As a photographer I see my camera as a tool with which to capture and create. As an engineer, I see my camera as a wonderful machine and opto-electric toy. But sometimes a situation arises that makes a camera into a scientific tool. To make visible some hidden property of reality itself.
After this poetic introduction, it might seem a little mundane to tell you that this post is about the steam the comes out of my coffee machine. And in fact you don’t even need a camera – this is something that you can see with your naked eye. We own a Delonghi Icona home espresso machine, which looks like this:
Like most machines of this type it has a milk frother side-arm (on the right), that can be used for making cappuccinos. It works by forcing hot steam out at high velocity. The steam’s velocity is controlled by a valve which one opens by turning the round black knob on top.
Not only is Usain Bolt the fastest man alive, but he is also a budding photographer! :)
Immediately after making history by defending his 200m Olympic crown, Usain walked over to the photographer booth and took Swedish photographer Jimmy Wixtröm’s camera.
Bolt then proceeded to take several photos from his unique point of view. Pretty good photos, too! Now the question may be asked who has copyright of these photos.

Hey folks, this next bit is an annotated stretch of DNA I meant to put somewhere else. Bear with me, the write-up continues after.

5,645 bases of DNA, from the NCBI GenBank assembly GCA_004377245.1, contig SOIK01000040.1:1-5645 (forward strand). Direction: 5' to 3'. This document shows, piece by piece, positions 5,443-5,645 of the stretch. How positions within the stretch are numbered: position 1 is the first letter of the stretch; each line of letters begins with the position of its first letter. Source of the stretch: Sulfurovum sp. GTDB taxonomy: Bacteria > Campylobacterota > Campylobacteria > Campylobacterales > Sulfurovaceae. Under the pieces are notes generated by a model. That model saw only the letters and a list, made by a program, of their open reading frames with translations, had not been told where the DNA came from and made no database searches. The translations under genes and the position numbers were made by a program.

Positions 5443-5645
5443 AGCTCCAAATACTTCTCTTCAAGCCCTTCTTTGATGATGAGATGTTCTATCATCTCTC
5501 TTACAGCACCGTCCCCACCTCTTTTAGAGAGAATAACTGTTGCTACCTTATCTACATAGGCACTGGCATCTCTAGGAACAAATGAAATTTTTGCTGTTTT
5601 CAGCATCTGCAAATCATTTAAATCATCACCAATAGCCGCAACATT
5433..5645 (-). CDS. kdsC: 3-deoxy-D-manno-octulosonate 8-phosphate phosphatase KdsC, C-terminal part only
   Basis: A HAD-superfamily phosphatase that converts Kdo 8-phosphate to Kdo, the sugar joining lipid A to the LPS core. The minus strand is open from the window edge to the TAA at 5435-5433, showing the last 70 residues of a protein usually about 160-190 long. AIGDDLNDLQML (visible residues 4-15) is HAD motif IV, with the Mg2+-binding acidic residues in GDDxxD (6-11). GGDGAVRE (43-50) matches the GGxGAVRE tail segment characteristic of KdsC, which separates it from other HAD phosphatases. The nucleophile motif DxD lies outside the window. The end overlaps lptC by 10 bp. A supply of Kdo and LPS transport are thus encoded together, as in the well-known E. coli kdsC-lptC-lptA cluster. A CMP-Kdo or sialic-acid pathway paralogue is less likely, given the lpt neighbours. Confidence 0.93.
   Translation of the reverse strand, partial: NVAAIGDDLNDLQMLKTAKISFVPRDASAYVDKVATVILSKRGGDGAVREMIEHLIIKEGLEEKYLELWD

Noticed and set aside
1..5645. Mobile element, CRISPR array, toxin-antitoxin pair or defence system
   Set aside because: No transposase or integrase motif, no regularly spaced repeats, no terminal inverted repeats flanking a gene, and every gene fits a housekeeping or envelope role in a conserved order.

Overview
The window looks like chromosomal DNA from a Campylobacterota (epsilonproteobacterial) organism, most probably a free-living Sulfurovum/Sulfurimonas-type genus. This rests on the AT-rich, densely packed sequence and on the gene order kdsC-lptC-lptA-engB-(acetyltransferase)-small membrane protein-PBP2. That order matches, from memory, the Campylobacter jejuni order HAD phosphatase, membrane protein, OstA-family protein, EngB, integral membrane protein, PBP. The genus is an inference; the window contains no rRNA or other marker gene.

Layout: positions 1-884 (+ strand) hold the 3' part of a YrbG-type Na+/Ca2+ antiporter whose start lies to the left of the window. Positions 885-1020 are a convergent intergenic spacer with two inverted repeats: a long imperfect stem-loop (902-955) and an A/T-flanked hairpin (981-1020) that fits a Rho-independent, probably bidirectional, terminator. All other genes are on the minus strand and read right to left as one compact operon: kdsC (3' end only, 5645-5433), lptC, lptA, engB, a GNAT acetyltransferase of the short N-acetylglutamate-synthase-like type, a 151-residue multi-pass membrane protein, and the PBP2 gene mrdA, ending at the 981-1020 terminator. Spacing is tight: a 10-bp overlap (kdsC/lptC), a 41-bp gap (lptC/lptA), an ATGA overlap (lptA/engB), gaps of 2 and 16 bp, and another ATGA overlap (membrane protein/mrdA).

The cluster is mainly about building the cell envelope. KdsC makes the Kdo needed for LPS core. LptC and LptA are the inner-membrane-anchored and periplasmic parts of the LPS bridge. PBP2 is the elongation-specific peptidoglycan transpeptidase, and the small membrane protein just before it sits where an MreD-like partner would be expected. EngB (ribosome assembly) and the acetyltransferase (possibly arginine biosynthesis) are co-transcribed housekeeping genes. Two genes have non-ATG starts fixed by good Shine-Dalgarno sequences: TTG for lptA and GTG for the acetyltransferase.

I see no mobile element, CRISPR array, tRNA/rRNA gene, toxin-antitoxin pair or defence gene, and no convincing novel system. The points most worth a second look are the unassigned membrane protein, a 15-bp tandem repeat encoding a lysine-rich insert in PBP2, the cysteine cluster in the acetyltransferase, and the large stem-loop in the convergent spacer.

Seems like Moby’s electric problems go the other way too. In 2008 I blogged about how his laser show fried my camera’s sensor (video), and now the tables turned when he was partially electrocuted at a performance in Amsterdam!
However I’m baffled by how (what looks like) a 12V DC light fixture could have caused him any harm. Methinks this a publicity stunt. But maybe Moby is a robot after all…
Youch… What would Eminem say about this?
As you might have heard in the news, BP further embarrassed themselves with some incompetently Photoshopped images which were released as real. Gizmodo and Americablog do a great job of tearing down these photos and showing just how bad the Photoshopping is.
Now Wired Science is taking it one step further with a competition for users to do take it to the next level – they’ll post some of the best, most interesting, funniest and most skilled images on their site. How good are your Photoshopping skills?
1 April 2010
Throughout the history of photography, the essential experience was limited to capturing light. Kodak, however, is set to change all of that. Today, they announce aromatography, a revolutionary way of capturing both light and aromatic scents from the world around you.
Imagine seeing an image of a field of wildflowers and the experiencing all the delicate and complex aromas that accompany the visual experience. It’s no longer just a dream, thanks to recent breakthroughs in Neuro-Optic-Nasal-Sense Imaging.Read More»